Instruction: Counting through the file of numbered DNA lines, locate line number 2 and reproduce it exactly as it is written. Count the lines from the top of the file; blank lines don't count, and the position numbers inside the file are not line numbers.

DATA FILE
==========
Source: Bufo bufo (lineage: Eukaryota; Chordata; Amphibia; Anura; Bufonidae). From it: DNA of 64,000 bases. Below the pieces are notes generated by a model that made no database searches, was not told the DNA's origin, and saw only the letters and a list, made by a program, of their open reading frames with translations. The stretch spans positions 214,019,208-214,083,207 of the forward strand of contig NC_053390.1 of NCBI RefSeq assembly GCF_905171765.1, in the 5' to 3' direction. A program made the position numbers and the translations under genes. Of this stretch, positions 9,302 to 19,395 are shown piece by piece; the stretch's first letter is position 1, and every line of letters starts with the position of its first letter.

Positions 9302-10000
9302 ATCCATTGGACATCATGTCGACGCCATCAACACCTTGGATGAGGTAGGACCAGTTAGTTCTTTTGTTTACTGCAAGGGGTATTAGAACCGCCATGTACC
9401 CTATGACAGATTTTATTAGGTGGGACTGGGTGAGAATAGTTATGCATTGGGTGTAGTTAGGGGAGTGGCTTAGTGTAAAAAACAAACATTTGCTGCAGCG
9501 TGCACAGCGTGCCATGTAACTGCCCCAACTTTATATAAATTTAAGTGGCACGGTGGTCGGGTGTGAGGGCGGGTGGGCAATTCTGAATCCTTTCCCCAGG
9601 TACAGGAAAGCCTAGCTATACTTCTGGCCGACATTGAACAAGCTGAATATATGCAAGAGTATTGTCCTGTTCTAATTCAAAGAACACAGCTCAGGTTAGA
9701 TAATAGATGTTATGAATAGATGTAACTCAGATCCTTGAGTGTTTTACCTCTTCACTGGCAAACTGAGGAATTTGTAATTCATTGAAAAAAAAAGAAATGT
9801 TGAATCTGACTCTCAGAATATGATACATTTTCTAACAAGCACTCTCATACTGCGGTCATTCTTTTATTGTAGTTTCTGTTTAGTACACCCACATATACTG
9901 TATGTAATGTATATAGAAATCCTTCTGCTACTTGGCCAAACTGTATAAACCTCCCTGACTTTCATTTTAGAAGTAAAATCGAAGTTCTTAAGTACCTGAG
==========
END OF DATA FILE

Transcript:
Positions 9302-10000